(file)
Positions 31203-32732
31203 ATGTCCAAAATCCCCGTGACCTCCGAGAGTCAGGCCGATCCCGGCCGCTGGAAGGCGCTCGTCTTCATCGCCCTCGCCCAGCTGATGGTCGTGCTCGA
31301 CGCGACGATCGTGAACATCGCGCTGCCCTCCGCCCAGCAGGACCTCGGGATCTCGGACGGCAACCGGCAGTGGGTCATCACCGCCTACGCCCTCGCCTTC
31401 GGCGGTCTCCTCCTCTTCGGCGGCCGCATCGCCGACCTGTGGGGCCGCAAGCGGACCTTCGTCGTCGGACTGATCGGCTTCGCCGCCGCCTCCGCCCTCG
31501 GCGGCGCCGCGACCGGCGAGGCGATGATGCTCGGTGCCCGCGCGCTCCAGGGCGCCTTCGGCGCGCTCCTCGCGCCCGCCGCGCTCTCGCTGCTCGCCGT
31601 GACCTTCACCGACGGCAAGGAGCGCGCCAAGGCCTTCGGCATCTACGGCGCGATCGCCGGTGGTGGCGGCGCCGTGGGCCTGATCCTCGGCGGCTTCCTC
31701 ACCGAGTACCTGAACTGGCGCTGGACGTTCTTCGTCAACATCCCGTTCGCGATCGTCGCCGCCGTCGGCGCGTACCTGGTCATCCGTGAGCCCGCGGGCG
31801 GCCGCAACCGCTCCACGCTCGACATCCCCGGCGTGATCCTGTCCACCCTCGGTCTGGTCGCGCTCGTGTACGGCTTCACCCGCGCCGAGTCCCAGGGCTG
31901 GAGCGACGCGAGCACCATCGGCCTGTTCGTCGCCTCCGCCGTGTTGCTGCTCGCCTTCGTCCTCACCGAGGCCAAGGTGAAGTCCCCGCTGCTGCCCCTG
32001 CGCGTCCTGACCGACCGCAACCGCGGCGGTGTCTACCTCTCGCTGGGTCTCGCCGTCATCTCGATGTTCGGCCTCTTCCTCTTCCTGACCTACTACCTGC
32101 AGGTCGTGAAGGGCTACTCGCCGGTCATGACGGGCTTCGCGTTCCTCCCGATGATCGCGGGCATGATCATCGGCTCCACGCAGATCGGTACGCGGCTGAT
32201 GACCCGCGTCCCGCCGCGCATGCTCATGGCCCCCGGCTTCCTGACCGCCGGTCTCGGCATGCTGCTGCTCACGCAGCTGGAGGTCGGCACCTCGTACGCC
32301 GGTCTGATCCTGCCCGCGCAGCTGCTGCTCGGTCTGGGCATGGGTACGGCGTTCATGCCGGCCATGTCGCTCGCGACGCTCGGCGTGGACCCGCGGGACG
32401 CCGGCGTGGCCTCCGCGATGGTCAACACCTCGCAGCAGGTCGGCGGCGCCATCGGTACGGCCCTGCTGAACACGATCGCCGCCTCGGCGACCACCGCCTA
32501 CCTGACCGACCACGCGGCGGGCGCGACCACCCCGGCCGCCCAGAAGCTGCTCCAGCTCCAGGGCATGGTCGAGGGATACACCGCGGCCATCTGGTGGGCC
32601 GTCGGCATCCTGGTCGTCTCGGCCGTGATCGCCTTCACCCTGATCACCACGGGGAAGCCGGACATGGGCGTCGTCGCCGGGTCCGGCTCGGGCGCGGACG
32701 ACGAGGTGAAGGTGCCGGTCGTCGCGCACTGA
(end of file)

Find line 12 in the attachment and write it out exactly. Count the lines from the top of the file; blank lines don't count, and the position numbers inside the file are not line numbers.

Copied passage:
32201 GACCCGCGTCCCGCCGCGCATGCTCATGGCCCCCGGCTTCCTGACCGCCGGTCTCGGCATGCTGCTGCTCACGCAGCTGGAGGTCGGCACCTCGTACGCC